Aaker and Mascarenhas  focusing on the means to enhance organizational flexibility outlined the following four levers centred on products, resources and management: (i) diversification of processes, business activities and products, running from broadening the range but also including activity in different marketplaces and extended use of different process technologies. In Ref. , the authors assert their notion of “relational flexibility” to account for the sources of adaptive capacity employed by livestock farmers through their marketing networks and the circuits they build or exploit to sell livestock; (ii) increasing inter‐independence between production units; (iii) developing a base of potentially useful resources that are deployed not continually but on a case‐by‐case basis “should the need arise”: functional redundancies, latent competencies, room for manoeuvre; (iv) minimizing workflow specialization, steering away from situations where tasks are accomplished by staff who have competencies deemed “necessary and sufficient” to complete the task. For example, Madelrieux et al.  clearly illustrate the flexibility achievable by a more collective workplace organization and workload breakdown in livestock farming systems.
Using two examples of farm systems (crop and livestock), we illustrate how these flexibility leverages can be deployed to minimize vulnerability to changes in the systems’ environments. These two examples were chosen to demonstrate how the internal organization of the system (the sequencing of the system's structural components) and the system manager's perception of the environment act as complementary leverage for lending flexibility to farm production systems.
4.2. Animal contribution (plasticity) to system flexibility in an organic dairy system
The Mirecourt (INRA) research team prototypes sustainable dairy systems focused on agro‐environmental sustainability. One system, tested since 2004, is a low‐input grass‐only system, in accordance with the specifications governing organic farming and based on the hypothesis that pasture‐based systems are more sustainable .
This system is designed to introduce rulesets and animal and farmland management modes for achieving the objectives assigned to the system at the outset. In other words, the system aims to define how to achieve a result targeted at the outset without having to run through the conventional pattern of conducting experimental trials to measure results from different management condition sets established at the outset. Systems employing this strategy are designed to be sustainable in agro‐environmental terms. More operationally, we posit that in order to cope with these objectives, the systems have to be self‐sufficient (no importation of fertilizers or pesticides) and able to cope with unanticipated events, especially climatic events, since self‐sufficiency can render systems more sensitive to natural variations in farmland properties.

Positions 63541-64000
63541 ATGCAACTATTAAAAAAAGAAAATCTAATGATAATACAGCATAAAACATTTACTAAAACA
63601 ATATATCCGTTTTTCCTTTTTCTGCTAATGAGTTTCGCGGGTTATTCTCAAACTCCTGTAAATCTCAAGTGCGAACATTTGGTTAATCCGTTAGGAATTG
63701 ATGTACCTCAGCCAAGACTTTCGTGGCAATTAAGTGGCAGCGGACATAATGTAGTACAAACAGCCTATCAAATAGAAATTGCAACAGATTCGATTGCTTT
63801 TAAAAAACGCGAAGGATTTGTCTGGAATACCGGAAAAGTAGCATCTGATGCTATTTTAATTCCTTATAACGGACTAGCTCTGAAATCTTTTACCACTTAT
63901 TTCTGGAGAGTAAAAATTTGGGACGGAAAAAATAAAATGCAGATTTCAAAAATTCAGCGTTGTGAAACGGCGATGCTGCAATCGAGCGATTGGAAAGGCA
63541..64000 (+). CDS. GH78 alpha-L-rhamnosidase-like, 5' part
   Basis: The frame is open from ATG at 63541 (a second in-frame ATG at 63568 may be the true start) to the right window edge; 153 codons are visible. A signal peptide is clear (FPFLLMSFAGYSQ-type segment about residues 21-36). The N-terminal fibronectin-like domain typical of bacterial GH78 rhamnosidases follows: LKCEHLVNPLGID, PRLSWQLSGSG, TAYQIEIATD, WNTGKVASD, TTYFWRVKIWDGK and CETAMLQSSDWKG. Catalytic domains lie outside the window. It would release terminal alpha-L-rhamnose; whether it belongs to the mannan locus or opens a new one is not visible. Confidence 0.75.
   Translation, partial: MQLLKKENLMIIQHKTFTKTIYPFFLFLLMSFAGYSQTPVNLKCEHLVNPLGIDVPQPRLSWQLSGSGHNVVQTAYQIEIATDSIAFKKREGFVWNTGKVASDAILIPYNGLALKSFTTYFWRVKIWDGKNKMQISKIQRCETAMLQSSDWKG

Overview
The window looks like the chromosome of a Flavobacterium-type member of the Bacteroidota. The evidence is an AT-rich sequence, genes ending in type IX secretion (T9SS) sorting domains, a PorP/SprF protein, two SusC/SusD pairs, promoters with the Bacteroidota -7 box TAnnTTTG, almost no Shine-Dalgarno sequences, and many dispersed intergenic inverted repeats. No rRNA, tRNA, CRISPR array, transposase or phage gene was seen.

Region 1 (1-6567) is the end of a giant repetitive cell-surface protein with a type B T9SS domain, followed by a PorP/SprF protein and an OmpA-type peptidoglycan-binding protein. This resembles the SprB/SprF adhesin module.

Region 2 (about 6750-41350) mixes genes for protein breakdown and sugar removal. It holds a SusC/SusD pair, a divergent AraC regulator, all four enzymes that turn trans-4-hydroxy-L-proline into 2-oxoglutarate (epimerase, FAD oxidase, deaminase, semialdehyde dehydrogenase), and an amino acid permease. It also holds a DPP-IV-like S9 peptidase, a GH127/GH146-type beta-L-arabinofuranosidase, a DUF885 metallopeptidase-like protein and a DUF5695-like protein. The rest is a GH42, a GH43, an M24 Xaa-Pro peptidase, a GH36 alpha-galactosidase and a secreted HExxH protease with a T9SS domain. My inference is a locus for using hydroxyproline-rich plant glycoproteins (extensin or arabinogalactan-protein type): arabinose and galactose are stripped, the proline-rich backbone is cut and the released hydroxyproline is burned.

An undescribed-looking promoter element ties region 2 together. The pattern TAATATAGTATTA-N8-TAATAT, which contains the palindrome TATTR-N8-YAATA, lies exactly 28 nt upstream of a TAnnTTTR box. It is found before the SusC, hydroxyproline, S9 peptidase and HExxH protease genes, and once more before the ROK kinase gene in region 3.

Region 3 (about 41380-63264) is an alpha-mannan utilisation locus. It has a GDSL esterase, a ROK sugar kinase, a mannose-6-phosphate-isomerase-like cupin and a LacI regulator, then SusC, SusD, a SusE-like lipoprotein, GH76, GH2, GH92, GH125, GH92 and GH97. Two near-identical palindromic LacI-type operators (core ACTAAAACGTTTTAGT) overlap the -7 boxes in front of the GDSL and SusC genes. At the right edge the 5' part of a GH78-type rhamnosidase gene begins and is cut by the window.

The herd breed is split equally between two breeds (Holstein and Montbeliarde) in order to test the capacities of each breed to enable the system to achieve the objectives set. Maximizing grazed grass in the cow diet led to grouped calvings in late winter (February to April) in order to match the animals’ energy requirements with grass availability. Under this management policy, cows produced 5132 kg milk/cow/year on average in 2005 and 2006: Holstein cows milked on average 400 kg milk/cow/year higher than Montbéliarde cows (respectively 5347 and 4947 kg milk/cow/year). However, at the end of the breeding period, 65% of dairy cows were pregnant in 2005 but only 27% at the corresponding timepoint in 2006. These very poor ratios affected herd sustainability, even though performance levels for replacement heifers were better (Table 1).
|Success AI1 and AI2 (%)1||54||38||75||23||8||33|
|Success AI1 and AI2 (%)||79||80||78||71||75||67|
An analysis of individual animal management within the cow herd highlighted different groups. Each group corresponds to a specific calving date, which, in relation to turnout date, determines the feed diet at the beginning of lactation: a switch from winter feed to pasture grass.
The milk production of dairy cows calved after turnout increased very quickly (2–4 weeks) to maximum daily production, generating high energy requirements, which is detrimental to reproduction. The milk production of dairy cows calving at least one month before turnout showed a slower increase to maximum daily production (taking 8–12 weeks), with a smoother effect on energy balance and reproduction. Within these two configurations, Montbeliarde cows gave smoother lactation curves than Holstein cows (Figure 3). They were able to limit milk production, even when stimulated by turnout to grass, and thus gave better reproduction performances than Holstein cows.
In the grass‐based systems, Montbeliarde cows offer more plasticity than Holstein cows. Secondly, shifting the calving period (January to March instead of February to April) should maximize the number of calvings before turnout to grass, thus lending the system more flexibility by enhancing reproductive performance.
4.3. The collective workflows lever: flexibility in response to market uncertainty